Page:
The Imperfect Buddha Podcast has an interview with me in which host Matthew O’Connor (of Post-Traditional Buddhism) and I talk at length about Buddhism, process-relational metaphysics, panpsychism, social constructionism, cognitive science, meditation (including process-relational analytic meditation, but much later than when he asks me about it), emptiness, subjectivity, Dzogchen, enlightenment, and ecological crisis, plus a host of thinkers from Whitehead and Peirce to Naess, Guattari, Harman, Zizek, Lacan, and meditation teacher Shinzen Young.

Writing, on the other hand, allows for the kind of reflective consideration of one’s words that I’m more accustomed to. The Pomegranate, a peer-reviewed journal of Pagan studies, has published a special issue incorporating autobiographies of some scholarly leaders within that field, and it turns out that I qualify among them. (I’ve been on the editorial board of the journal for many years.)

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While I’ve done no formal surveys, my best guess is that about half my students here at the U of Vermont (at least those in Environmental Studies) would fit into the category of “religiously unaffiliated,” the so-called “religious Nones” — a category that now makes up almost 1 in 4 Americans and over a third of those under 25.

Many, though not all, of my students resonate with the phrase “spiritual but not religious.” If they were offered the option, I suspect they would subscribe to what Elizabeth Drescher calls “spiritual cosmopolitanism.”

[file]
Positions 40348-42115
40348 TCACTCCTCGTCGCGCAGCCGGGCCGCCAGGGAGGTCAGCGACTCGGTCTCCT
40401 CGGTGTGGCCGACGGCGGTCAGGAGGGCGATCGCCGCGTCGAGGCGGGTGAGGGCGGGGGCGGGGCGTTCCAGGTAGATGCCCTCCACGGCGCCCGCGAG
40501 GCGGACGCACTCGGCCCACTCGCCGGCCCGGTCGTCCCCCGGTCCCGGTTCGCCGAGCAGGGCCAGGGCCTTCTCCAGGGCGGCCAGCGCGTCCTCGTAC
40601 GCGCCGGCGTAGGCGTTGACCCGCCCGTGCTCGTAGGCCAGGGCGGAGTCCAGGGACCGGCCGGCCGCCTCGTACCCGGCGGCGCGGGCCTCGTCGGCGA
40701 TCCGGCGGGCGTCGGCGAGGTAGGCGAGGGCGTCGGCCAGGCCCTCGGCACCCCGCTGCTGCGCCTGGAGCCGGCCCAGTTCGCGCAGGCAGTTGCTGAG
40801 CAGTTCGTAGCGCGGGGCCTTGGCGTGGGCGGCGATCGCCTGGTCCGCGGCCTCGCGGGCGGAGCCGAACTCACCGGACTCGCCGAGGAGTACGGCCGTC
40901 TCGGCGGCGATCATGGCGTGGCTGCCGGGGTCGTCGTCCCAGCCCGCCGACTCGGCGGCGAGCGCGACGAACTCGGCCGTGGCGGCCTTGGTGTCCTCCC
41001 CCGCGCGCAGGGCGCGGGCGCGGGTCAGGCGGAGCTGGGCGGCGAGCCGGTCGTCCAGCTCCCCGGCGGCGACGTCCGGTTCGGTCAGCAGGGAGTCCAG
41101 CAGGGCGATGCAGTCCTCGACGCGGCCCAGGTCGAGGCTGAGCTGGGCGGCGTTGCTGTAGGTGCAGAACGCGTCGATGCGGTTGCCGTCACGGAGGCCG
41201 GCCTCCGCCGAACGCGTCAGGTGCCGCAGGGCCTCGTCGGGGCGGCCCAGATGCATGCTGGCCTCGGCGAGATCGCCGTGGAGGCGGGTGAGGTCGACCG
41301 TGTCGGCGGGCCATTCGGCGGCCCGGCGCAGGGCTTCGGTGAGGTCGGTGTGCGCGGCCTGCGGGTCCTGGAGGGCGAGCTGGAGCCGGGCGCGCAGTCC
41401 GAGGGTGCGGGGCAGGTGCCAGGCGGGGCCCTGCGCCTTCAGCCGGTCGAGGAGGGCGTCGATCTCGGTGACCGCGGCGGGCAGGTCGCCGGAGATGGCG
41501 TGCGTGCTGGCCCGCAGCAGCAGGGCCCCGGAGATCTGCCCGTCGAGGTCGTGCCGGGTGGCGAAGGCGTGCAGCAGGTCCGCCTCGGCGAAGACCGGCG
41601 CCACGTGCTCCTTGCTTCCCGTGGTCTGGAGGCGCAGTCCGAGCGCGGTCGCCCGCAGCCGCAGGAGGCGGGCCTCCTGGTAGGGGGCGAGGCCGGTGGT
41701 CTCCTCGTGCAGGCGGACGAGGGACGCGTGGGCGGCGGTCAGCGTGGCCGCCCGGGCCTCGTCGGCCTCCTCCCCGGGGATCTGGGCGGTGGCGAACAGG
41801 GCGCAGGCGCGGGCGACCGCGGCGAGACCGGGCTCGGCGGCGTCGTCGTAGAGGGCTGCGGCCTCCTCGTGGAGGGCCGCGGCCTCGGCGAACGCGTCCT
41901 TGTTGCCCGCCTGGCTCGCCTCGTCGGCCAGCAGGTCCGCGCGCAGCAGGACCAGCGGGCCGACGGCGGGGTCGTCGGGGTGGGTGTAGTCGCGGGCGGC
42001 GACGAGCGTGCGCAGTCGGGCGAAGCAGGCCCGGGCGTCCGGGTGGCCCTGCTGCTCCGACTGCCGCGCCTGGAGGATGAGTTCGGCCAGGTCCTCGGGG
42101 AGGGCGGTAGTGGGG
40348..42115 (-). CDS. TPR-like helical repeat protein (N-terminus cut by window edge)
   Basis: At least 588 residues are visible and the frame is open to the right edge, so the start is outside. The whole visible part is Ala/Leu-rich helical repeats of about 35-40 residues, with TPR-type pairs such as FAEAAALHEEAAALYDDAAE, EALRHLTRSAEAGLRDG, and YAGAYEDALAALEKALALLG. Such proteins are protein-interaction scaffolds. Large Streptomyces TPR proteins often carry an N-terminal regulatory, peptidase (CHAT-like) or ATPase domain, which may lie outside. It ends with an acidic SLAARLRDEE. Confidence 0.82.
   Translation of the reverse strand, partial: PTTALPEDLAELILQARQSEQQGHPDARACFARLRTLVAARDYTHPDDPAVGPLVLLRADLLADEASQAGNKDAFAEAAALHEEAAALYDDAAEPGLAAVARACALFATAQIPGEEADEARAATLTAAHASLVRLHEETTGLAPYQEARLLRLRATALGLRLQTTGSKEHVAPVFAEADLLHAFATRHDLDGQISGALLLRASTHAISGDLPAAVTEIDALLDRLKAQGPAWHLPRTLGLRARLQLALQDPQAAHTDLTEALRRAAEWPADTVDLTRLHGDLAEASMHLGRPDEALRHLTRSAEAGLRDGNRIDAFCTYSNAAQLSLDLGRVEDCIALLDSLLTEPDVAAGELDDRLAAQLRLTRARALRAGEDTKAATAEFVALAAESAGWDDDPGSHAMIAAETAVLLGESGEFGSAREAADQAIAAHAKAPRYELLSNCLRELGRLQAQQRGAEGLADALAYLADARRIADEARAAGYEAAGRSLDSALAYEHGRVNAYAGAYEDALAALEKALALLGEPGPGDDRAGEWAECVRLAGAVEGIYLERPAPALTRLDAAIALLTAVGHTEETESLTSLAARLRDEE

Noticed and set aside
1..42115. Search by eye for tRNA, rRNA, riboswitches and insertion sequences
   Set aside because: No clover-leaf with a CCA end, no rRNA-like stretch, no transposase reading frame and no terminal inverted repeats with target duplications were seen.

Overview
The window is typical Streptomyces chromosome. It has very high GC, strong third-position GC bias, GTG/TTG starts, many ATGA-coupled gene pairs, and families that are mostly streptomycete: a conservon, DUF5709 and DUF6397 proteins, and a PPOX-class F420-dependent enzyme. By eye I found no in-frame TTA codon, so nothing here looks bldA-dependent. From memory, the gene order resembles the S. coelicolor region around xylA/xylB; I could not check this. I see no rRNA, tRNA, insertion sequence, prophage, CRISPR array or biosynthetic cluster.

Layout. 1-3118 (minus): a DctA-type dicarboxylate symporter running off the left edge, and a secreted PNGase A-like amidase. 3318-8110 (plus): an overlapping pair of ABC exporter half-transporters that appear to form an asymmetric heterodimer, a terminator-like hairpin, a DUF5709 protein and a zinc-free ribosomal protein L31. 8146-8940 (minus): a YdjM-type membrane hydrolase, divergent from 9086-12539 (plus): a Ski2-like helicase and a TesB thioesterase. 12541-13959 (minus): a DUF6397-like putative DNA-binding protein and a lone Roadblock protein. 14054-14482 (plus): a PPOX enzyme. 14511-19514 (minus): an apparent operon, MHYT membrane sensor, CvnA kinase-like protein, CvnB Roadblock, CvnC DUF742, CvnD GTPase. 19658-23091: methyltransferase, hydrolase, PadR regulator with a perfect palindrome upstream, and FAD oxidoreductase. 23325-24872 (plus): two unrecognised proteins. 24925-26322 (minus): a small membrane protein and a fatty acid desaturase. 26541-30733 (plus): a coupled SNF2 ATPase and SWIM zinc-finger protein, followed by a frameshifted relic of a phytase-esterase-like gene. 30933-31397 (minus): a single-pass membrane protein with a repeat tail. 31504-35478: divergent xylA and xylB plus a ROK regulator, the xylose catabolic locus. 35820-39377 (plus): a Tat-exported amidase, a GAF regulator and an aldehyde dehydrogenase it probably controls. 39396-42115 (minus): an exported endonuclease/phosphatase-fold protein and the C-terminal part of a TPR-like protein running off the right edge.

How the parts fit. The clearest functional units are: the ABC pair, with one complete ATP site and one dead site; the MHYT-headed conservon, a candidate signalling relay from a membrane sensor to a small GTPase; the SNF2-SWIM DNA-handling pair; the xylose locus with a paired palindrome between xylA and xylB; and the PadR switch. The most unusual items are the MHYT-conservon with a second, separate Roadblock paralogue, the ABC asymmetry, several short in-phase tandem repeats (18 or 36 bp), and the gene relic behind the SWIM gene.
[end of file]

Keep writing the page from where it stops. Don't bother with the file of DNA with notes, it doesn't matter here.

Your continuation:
Drescher writes:

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With reality like this, who needs fiction?

It’s from Fort McMurray, last week. Harrowing.

While the impact of such images is undeniable, the debate over whether and how they are related to climate change is a debate the rest of us should not shy away from. Continue Reading »

McKenzie Wark has written a very provocative piece on the geopolitics of the Anthropocene, or what he calls “The Geopolitics of Hibernation.”

A quote:  Continue Reading »

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I’ll be giving this talk at the University of Kansas on Thursday. It’ll be exactly two days after the 30th anniversary of the Chernobyl nuclear accident. And 16 days before the 30th anniversary of Mikhail Gorbachev’s speech about the accident. Pravda (Truth) first reported in any detail on the accident on May 6 and 7.

The future of the Soviet Union hinged on that 18 day period between the accident and the Politburo’s admissions about it. If there was a single event that precipitated the USSR’s unraveling, it was the Chernobyl accident. Without the accident, its aftermath — Continue Reading »

One of the best ways to respond to the Bubble I mentioned in the last post is through the arts. Here’s the poster for my summer course examining artistic responses to the global crisis.

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I’ve been using the metaphor of the Sustainability Bottleneck in my teaching, but another one that is more immediately graspable is The Bubble.

Two things landed in my in-box this morning that testify to this (but that’s a pretty daily occurrence, e.g., see this, this, this, this, this, this, and this, all from the past week). One of these is a New York Times op-ed by a meteoreological business guy, called “A New Dark Age Looms.” The second is an interesting piece by Australian eco-anarchist farmer Glenn Albrecht called “Exiting the Anthropocene and Entering the Symbiocene” (which originally appeared on his blog in December).

Where they concur is that, as scientists have been increasingly predicting, we can expect a Coming Unraveling — an unraveling of the “established patterns and regularity of Holocene phenology” of the past 12,000 years, followed by a “new abnormal” in which